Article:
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Will Love & War surprise the big shots again?

love 146x206On 26 December the 2009 Rolex Sydney Hobart Yacht Race race will begin. Over the past 64 years, the Rolex Sydney Hobart has become an icon of yacht racing. The 628 nautical mile course is often described as the most gruelling long ocean race in the world. But the nice thing is that it attracts professionals and amateurs alike. Some entrants are as big as 100′ this year but also some as small as 30′.

A few years back I was so impressed by the S&S classic yacht Love & War when it won the Sydney Hobart race – for the third time! Of course this shouldn’t happen – the gruelling race favours the 100 footers – five of them have entered this year. They are remarkable yachts in themsleves and I would love to be on one of them – but how much more thrilling to be on the 37′ classic S&S launched in 1973, pictured here.

This classic timber sloop is one of the oldest boats in the fleet. She is a two-time overall (1974 and 1978) and multiple divisional winner, including top placing in the 20 Year Veteran Division of the 1994 50th anniversary race. Peter Kurts, one of the oldest skippers at 79, and son Simon will campaign the magnificent Love and War.

Of course the Bass Strait can be a major challenge and invariably the yachts beat into winds of 30 knots and more for 56 hours.

Here is the race report from the famous 1998 race one of the toughest of all time.

…”1998 Race and Weather: Tragedy struck the 1998 Telstra Sydney Hobart when the worst storm in the 54 year history of the race hit the fleet as most of the 115 yachts entered, or were already in Bass Strait, after a record-breaking dash south down the Australian East Coast.

The race began on December 26, 1999 with a favourable current running south at 4 knots, with strengthening north to north-easterly winds of generally 25-35 knots prevailing off the NSW southern coast. By early morning on December 27, an upper air jet stream and a substantial cold air mass had moved rapidly northwards over Victoria producing unseasonable snow falls on the Australian Alps in the wake of the surface cold front. In association with injection of a deep layer of cold air over Victoria, a new small-scale low begun to form and intensify over Bass Strait to the south of Wilsons Promontory. The central pressures in the rapidly intensifying low dropped rapidly to near 980 hPa. The low initially moved northeastwards but shifted to a more easterly path at a speed of 25 knots by late morning on December 27. At midday, the low passed to the south of Gabo Island, maintaining its intensity. In association with the low pressure system, west to south west winds with mean speeds reaching storm force developed and extended over eastern Bass Strait and southern NSW coastal waters, maintaining much of its intensity for 36 hours. At least 12 competing yachts reported west and south-westerly winds of up to 80 knots and seas of 15 metres, frequently to 20 metres and more, as this so-called “Bass Strait Bomb” exploded. A third of the fleet reported the average wind speed as greater than 60 knots. As one crewmember described conditions, “the sea was sheet white from the wind with white-outs coming through the gusts.” Several yachts reported being rolled 180 degrees and more. Several were rolled more than once. Of the 115 boats which started, 71 retired, 44 finishing after battling across Bass Strait under storm tri-sails and storm jibs, sometimes down to a storm jib or even bare poles. In a remarkable search and rescue operation, 56 crew members were rescued by helicopters and surface vessels from nine stricken yachts or their liferafts, with one man-overboard (MOB) situation. In total 16 yachts asked for some form of assistance. Seven boats were abandoned and five sank during the storm, most of them after having been rolled by the huge seas, as were most of the other yachts in difficulty.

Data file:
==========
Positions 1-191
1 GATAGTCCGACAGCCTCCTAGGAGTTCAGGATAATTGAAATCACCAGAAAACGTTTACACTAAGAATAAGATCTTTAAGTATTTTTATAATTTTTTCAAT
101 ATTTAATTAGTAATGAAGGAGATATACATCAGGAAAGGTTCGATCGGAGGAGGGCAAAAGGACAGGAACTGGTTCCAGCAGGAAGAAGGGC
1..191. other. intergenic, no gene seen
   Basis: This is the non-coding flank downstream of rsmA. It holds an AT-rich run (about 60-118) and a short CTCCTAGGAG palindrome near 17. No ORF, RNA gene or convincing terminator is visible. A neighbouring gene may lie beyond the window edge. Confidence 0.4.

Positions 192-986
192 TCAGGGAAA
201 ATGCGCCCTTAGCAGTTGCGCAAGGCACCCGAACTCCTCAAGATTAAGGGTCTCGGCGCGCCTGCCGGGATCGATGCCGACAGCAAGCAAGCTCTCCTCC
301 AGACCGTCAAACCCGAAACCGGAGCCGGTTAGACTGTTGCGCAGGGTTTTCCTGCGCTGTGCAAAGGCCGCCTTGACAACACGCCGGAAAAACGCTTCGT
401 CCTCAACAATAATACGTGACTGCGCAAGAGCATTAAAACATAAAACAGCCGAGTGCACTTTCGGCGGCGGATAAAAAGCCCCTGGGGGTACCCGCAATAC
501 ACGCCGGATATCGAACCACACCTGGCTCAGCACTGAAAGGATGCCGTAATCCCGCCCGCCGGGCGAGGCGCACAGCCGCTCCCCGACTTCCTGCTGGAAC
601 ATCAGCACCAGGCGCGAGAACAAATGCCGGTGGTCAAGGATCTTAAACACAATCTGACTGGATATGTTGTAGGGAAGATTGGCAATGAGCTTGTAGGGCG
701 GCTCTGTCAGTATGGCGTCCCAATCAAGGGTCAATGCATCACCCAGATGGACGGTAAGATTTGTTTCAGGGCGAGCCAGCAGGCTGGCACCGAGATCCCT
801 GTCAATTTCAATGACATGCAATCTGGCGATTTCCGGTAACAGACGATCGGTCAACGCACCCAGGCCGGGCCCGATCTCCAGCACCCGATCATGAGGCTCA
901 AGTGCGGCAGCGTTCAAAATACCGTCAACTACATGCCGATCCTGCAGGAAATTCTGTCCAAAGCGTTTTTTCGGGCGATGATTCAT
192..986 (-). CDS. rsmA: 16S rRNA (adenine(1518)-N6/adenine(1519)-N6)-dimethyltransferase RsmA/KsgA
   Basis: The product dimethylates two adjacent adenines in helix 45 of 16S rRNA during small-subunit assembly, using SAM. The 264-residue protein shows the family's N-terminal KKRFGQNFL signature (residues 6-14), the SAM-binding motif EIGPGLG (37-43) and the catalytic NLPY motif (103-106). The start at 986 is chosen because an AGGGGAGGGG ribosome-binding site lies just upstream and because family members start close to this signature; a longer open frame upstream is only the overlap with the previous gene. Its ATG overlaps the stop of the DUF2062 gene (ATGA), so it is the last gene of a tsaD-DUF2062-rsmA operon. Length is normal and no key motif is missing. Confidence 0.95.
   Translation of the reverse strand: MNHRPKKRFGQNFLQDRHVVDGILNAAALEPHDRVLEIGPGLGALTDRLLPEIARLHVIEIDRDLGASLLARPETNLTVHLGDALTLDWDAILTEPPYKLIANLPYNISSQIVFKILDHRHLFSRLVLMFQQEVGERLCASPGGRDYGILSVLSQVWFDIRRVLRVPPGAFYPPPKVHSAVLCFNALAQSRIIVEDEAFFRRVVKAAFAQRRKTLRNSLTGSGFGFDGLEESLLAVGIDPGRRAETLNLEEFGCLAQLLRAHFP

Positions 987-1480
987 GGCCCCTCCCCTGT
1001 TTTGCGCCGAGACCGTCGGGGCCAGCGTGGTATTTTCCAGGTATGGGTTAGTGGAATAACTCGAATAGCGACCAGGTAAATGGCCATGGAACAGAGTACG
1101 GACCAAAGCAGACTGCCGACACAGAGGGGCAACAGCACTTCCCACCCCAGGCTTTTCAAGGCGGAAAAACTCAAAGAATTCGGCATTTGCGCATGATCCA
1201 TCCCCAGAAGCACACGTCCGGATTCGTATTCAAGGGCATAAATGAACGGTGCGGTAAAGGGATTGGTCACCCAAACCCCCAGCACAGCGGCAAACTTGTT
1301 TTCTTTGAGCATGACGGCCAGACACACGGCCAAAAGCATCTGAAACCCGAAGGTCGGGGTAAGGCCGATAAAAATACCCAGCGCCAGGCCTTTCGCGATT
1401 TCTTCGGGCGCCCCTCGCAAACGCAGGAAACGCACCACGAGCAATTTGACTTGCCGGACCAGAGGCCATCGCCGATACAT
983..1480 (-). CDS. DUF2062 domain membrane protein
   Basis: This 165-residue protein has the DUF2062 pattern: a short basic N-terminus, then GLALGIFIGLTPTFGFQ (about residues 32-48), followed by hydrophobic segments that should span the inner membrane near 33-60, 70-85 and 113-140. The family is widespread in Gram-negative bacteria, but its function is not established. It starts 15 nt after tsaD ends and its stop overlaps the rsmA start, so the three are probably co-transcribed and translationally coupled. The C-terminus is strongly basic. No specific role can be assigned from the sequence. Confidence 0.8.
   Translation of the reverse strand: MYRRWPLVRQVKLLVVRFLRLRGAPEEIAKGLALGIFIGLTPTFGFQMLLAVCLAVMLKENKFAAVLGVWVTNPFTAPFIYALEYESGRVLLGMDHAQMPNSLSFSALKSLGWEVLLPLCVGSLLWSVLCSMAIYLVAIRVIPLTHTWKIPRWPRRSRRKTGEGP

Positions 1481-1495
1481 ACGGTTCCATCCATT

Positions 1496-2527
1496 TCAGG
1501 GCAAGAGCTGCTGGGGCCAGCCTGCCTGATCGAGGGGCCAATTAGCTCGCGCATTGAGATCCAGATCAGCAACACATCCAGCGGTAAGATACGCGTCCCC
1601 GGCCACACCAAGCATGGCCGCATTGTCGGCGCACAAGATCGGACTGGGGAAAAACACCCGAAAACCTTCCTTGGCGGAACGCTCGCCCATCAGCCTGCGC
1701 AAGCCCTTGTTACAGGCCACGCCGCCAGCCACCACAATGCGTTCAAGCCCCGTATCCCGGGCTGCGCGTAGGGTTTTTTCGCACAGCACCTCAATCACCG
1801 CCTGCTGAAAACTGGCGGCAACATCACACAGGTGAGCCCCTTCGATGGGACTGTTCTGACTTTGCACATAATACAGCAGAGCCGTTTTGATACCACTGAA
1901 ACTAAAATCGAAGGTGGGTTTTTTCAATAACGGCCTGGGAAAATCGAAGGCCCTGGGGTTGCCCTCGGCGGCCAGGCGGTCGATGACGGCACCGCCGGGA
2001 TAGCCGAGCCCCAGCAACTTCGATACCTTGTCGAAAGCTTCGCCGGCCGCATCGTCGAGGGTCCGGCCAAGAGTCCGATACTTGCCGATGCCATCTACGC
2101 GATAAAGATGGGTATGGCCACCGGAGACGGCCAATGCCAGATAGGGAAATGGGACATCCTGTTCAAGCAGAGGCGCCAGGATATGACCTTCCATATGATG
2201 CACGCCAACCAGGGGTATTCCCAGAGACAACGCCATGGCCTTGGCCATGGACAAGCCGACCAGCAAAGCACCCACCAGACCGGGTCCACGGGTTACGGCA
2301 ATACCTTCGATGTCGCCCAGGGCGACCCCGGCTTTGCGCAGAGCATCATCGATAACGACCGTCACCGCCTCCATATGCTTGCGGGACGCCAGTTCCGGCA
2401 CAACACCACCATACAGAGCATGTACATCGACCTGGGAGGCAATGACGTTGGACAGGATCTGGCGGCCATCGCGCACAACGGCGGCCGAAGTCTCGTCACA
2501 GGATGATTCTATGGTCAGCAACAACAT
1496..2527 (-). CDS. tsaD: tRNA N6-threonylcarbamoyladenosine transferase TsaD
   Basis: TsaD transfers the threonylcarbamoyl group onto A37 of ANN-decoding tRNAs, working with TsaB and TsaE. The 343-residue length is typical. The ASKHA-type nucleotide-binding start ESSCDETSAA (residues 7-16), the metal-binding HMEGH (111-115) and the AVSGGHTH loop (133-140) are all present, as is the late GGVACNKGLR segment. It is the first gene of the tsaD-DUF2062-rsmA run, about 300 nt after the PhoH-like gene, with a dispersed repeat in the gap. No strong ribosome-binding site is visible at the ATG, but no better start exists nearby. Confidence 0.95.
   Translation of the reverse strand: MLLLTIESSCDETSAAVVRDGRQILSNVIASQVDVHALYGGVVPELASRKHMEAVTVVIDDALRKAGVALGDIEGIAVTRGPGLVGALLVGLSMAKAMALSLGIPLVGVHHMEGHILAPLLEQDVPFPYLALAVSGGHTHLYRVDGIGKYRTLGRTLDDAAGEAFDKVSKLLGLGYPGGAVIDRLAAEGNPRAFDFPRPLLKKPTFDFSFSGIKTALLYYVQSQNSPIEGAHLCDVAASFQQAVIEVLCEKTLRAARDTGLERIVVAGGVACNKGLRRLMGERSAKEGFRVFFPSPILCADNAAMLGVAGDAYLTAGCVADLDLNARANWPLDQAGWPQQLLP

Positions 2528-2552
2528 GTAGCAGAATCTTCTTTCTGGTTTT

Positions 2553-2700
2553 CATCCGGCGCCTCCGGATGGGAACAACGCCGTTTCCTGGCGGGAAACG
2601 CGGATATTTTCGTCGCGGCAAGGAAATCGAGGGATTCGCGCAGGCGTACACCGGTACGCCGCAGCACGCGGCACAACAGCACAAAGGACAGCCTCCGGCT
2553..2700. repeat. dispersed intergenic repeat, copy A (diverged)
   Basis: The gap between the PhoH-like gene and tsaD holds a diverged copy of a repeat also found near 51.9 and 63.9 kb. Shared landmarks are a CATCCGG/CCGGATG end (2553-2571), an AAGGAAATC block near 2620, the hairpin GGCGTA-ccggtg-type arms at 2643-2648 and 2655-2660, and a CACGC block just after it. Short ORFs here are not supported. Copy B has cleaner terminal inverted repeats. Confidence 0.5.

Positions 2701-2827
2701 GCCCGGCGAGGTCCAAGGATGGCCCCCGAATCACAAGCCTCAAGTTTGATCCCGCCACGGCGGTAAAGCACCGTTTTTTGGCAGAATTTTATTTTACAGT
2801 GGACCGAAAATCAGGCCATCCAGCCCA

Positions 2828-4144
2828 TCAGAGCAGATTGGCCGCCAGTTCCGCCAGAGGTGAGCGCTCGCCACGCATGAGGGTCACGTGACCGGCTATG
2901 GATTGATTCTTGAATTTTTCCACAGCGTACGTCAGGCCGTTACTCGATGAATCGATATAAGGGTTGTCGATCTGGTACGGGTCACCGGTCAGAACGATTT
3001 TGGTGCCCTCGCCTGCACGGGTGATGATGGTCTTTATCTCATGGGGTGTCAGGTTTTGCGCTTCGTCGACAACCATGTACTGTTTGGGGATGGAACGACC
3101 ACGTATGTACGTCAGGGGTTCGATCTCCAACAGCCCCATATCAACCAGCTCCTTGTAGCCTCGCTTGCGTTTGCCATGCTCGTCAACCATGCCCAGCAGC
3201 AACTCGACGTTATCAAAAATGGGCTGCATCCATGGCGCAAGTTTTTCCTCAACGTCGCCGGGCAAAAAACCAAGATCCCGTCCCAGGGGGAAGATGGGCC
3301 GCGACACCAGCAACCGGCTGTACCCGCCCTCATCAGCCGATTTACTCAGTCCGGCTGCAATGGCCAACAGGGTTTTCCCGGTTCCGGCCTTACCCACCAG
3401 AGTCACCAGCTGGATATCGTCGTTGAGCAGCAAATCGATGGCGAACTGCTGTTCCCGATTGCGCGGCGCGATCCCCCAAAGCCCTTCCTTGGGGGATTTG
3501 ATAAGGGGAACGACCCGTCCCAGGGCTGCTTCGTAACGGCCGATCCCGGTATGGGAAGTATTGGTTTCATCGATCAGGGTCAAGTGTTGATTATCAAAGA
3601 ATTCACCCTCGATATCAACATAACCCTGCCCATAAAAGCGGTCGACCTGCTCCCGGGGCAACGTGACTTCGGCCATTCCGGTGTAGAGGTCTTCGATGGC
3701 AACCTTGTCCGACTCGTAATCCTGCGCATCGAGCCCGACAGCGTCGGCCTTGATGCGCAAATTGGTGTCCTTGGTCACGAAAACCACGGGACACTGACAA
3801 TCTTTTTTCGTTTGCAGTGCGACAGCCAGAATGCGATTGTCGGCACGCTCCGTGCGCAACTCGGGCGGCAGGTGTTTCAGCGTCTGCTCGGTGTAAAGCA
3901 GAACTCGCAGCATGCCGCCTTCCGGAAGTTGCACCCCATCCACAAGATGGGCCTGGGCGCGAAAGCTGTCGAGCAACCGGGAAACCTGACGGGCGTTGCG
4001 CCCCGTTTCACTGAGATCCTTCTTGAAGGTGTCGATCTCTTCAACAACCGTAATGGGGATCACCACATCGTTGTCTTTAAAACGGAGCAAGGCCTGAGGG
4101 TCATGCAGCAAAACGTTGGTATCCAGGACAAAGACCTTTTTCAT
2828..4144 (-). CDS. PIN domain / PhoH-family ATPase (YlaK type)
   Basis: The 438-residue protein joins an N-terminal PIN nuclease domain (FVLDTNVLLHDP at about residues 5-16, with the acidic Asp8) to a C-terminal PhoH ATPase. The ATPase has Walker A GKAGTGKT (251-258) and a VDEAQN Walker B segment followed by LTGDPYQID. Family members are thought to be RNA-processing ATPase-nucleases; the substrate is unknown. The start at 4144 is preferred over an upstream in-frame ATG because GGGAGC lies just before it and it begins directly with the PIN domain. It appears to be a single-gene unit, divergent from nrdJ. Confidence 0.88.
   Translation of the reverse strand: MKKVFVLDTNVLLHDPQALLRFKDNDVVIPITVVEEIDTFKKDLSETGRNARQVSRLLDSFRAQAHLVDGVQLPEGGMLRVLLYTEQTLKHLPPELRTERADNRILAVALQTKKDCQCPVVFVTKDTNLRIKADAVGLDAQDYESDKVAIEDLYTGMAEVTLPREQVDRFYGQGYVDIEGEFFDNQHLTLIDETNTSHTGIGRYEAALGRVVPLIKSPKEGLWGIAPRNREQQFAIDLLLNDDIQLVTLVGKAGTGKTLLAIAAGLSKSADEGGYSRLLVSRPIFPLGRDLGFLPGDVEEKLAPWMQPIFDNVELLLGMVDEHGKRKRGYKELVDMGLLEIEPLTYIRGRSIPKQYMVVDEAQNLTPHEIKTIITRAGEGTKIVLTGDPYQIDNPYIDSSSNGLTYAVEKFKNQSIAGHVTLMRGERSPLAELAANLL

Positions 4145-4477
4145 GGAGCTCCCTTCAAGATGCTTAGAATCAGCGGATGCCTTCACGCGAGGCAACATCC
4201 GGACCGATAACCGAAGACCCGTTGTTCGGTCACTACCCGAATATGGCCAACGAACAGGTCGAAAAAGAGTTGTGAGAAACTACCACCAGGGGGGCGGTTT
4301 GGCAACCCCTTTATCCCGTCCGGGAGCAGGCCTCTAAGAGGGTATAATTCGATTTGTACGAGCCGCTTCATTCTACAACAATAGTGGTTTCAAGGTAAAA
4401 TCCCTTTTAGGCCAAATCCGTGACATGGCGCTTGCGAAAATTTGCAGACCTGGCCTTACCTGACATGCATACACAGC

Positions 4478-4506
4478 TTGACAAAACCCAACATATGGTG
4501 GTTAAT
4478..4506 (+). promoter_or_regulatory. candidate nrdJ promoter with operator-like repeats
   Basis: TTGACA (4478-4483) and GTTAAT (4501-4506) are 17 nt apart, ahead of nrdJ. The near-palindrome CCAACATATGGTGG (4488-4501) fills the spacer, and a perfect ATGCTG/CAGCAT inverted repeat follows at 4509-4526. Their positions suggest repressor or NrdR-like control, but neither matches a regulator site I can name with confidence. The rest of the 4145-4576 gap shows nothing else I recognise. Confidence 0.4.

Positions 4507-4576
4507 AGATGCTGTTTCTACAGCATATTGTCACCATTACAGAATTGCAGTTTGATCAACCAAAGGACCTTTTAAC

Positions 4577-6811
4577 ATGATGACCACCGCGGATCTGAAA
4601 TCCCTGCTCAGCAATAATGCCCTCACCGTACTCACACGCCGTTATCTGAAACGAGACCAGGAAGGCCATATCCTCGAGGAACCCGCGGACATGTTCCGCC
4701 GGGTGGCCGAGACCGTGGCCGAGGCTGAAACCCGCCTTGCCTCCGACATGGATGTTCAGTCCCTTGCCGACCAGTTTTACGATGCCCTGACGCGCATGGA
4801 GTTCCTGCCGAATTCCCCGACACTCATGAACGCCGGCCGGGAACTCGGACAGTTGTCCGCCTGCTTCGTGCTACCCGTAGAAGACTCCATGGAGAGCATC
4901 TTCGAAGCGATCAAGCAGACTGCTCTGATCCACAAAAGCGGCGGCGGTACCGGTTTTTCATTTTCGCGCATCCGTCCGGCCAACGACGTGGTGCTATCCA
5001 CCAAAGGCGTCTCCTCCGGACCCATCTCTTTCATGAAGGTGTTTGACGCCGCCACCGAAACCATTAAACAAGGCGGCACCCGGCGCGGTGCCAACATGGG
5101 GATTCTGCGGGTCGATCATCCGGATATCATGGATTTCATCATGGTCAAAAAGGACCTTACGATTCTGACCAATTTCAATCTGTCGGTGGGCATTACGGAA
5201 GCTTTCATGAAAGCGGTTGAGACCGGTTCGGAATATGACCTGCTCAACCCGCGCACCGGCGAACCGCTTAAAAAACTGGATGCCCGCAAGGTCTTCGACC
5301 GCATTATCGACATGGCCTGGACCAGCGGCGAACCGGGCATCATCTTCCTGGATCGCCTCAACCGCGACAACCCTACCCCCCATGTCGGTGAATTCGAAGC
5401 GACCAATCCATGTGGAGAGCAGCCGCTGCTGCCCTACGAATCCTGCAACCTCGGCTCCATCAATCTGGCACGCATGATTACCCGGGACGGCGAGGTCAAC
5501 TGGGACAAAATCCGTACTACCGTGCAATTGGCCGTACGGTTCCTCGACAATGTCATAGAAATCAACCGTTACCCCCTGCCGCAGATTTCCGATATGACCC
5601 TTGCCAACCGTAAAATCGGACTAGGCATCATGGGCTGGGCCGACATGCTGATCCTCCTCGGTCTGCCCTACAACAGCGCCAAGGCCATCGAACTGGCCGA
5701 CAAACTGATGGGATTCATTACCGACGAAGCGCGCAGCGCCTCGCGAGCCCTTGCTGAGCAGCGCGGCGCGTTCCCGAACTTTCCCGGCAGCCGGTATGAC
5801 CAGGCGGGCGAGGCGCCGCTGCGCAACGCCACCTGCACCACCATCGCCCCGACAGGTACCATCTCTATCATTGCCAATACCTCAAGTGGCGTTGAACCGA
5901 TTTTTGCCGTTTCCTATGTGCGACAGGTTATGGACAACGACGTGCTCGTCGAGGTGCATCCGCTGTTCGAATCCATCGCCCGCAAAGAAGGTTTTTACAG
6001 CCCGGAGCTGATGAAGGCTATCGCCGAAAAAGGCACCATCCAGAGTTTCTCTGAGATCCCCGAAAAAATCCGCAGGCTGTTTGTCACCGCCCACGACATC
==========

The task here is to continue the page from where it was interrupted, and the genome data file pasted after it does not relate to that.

Sadly, six crew members perished at sea in the worst tragedy in the long history of the Sydney Hobart. In Hobart, those who finished the race, along with many who had been rescued and race officials, stood beside Constitution Dock for an emotional “Yachties Farewell” to those who perished at sea in the 1998 Sydney to Hobart Race: Glyn Charles (Sword of Orion), Bruce Guy and Phil Skeggs (Business Post Naiad), Jim Lawler, Mike Bannister and John Dean (Winston Churchill)…”

Follow the race using the yacht tracker here. You have untill November 14 to enter 🙂

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